God gave me Isaiah 43: 18-21 last week. It says, “Forget the former things; do not dwell on the past. See, I am doing a new thing! Now it springs up; do you not perceive it? I am making a way in the desert and streams in the wasteland. The wild animals honour me, the jackals and the owls, because I provide water in the desert and streams in the wasteland, to give drink to my people, my chosen, the people I formed for myself that they may proclaim my praise.” God provides and protects. He guides and restores. The struggle is learning to rest in His timing.


My purpose in life is to worship and praise God, however that may look. My goal each day here has been to strive to honour God and to do my best in everything. But, I am also learning the necessity of grace. To also accept the grace of God when (not if, but when) I am not strong enough and I fail. I pray that God would guide my steps as I haltingly try to serve Him. To God be the glory for He has done, and continues to do, great things!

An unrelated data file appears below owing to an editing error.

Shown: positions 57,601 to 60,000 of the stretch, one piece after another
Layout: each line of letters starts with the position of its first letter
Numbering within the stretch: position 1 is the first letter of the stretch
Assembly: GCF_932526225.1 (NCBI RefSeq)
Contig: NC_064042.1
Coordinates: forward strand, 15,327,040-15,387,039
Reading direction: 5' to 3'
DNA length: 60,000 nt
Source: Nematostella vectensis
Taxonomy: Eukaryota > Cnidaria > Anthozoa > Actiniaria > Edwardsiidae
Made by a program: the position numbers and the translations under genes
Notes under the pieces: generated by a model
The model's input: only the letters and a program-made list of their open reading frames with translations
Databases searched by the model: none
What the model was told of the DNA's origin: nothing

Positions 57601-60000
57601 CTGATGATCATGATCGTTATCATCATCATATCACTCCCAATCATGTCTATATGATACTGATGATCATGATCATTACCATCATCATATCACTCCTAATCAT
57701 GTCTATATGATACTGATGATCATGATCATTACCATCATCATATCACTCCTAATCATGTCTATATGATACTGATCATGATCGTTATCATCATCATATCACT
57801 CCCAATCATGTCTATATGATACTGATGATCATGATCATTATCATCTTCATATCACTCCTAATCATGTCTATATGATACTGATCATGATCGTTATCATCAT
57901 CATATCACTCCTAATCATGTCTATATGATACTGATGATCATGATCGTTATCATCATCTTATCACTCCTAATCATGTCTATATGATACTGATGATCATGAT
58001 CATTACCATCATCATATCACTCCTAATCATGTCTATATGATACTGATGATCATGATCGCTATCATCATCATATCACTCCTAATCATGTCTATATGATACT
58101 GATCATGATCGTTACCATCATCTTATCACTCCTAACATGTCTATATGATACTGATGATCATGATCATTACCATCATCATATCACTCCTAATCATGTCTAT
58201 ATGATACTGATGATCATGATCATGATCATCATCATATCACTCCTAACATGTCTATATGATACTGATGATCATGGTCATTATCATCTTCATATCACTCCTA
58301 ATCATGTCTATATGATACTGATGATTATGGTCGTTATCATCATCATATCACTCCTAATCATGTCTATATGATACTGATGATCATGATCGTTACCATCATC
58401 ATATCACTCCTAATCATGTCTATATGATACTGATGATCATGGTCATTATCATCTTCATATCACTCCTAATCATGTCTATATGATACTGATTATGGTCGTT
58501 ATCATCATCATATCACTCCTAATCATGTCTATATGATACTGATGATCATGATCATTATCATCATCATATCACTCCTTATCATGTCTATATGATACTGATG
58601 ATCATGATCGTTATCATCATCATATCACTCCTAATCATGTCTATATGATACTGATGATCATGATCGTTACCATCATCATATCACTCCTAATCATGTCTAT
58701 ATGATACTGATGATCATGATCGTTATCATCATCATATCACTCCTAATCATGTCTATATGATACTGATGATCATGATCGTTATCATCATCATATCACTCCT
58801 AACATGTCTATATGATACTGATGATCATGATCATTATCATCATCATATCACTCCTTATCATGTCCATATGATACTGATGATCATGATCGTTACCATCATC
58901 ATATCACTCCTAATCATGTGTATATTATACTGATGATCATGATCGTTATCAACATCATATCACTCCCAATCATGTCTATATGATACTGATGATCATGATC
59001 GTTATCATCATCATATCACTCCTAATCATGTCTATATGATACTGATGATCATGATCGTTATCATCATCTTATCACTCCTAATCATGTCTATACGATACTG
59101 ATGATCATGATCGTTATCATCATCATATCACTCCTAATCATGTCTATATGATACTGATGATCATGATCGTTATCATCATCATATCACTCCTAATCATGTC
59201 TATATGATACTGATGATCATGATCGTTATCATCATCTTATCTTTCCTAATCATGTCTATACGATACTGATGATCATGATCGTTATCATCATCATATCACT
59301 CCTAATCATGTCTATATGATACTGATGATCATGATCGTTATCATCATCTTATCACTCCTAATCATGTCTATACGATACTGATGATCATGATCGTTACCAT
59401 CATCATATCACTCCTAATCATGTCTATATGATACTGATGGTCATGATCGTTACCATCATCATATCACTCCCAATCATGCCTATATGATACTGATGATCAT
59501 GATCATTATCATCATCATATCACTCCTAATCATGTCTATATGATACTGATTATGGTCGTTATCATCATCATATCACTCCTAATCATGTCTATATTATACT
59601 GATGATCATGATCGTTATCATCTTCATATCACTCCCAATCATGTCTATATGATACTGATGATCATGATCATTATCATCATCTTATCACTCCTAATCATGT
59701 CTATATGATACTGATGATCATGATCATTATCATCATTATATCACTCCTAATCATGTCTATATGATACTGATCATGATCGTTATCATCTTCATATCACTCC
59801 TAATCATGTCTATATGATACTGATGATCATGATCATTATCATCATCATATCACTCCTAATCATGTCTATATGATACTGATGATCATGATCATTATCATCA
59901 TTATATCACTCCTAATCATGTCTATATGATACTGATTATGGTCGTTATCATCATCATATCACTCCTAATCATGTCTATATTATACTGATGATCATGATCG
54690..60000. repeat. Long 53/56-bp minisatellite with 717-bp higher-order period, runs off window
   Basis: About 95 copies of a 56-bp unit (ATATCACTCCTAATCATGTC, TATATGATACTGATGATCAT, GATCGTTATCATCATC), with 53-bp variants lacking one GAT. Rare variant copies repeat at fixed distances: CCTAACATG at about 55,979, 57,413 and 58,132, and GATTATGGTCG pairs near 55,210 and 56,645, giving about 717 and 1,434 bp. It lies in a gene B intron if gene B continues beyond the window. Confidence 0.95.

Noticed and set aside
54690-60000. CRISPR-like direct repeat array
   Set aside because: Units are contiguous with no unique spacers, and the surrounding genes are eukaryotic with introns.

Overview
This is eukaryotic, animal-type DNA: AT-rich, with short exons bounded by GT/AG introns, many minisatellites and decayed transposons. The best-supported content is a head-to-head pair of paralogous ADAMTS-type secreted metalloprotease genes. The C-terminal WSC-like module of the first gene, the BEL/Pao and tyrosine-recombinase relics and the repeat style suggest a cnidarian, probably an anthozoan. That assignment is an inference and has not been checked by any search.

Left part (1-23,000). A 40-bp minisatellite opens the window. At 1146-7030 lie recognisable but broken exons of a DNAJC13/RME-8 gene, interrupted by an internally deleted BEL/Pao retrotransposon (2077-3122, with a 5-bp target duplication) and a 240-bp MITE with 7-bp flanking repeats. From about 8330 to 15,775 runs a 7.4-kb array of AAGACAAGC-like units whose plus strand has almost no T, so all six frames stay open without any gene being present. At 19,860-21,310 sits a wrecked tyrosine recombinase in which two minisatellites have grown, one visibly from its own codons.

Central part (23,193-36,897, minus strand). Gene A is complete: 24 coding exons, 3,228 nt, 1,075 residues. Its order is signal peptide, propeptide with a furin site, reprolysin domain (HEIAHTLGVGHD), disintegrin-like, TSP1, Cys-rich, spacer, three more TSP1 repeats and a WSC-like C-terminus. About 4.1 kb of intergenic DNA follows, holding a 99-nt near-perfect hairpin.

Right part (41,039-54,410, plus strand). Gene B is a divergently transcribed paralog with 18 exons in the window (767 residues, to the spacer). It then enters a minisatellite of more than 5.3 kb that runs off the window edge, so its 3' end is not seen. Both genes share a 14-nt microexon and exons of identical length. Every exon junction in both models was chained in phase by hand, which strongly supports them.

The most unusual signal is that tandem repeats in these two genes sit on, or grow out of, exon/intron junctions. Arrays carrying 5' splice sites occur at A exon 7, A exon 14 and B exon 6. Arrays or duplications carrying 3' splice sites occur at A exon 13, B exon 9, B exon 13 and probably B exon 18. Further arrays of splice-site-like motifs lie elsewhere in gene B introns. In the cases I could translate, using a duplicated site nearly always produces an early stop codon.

Friday, 6 January 2017

Mbita, Kenya

The breeze wafts through the room. The birds chirp, sing, and warble in the trees. Dogs bark. Cows’ bells ring. The waves rhythmically roll onto shore in the distance. The sun hangs low over the horizon of Lake Victoria. The day is nearing it’s end. I am home after spending my first official day at Christ’s Gift Academy (CGA). The school is about a 15 minute walk up the hill from my house (and I can proudly say I have successfully been able to navigate my way there!) While I can hear Lake Victoria from home, I can see an even more stunning vista of trees, lake and sky from higher up the hill in front area of the school. At night the many lights from the village fishing boats make the lake look like it is it’s own city- amazing!